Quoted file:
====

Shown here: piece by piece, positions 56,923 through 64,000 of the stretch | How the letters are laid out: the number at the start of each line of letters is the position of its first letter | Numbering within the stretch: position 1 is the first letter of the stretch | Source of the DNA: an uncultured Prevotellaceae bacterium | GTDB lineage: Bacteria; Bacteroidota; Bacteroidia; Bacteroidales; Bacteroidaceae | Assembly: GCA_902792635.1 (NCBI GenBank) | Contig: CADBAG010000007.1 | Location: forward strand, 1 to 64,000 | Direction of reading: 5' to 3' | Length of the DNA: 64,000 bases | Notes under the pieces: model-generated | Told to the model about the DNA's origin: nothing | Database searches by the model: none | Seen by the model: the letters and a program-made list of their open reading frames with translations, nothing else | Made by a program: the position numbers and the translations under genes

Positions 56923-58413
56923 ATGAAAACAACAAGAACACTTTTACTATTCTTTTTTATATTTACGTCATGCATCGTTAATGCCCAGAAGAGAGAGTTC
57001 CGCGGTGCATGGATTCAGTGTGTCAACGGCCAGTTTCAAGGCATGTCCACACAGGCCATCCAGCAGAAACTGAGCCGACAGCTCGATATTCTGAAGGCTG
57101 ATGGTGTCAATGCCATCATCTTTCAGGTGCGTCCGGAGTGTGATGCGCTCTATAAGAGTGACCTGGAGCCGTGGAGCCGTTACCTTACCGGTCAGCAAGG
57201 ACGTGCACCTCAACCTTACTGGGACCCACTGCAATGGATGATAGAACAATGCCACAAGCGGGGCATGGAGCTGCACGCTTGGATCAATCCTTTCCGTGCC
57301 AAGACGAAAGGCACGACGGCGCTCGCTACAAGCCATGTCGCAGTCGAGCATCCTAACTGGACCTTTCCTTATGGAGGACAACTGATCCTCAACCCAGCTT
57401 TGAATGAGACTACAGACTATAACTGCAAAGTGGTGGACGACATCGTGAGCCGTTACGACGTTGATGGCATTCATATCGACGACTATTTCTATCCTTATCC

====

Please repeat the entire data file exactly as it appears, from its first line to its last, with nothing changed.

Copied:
Shown here: piece by piece, positions 56,923 through 64,000 of the stretch | How the letters are laid out: the number at the start of each line of letters is the position of its first letter | Numbering within the stretch: position 1 is the first letter of the stretch | Source of the DNA: an uncultured Prevotellaceae bacterium | GTDB lineage: Bacteria; Bacteroidota; Bacteroidia; Bacteroidales; Bacteroidaceae | Assembly: GCA_902792635.1 (NCBI GenBank) | Contig: CADBAG010000007.1 | Location: forward strand, 1 to 64,000 | Direction of reading: 5' to 3' | Length of the DNA: 64,000 bases | Notes under the pieces: model-generated | Told to the model about the DNA's origin: nothing | Database searches by the model: none | Seen by the model: the letters and a program-made list of their open reading frames with translations, nothing else | Made by a program: the position numbers and the translations under genes

Positions 56923-58413
56923 ATGAAAACAACAAGAACACTTTTACTATTCTTTTTTATATTTACGTCATGCATCGTTAATGCCCAGAAGAGAGAGTTC
57001 CGCGGTGCATGGATTCAGTGTGTCAACGGCCAGTTTCAAGGCATGTCCACACAGGCCATCCAGCAGAAACTGAGCCGACAGCTCGATATTCTGAAGGCTG
57101 ATGGTGTCAATGCCATCATCTTTCAGGTGCGTCCGGAGTGTGATGCGCTCTATAAGAGTGACCTGGAGCCGTGGAGCCGTTACCTTACCGGTCAGCAAGG
57201 ACGTGCACCTCAACCTTACTGGGACCCACTGCAATGGATGATAGAACAATGCCACAAGCGGGGCATGGAGCTGCACGCTTGGATCAATCCTTTCCGTGCC
57301 AAGACGAAAGGCACGACGGCGCTCGCTACAAGCCATGTCGCAGTCGAGCATCCTAACTGGACCTTTCCTTATGGAGGACAACTGATCCTCAACCCAGCTT
57401 TGAATGAGACTACAGACTATAACTGCAAAGTGGTGGACGACATCGTGAGCCGTTACGACGTTGATGGCATTCATATCGACGACTATTTCTATCCTTATCC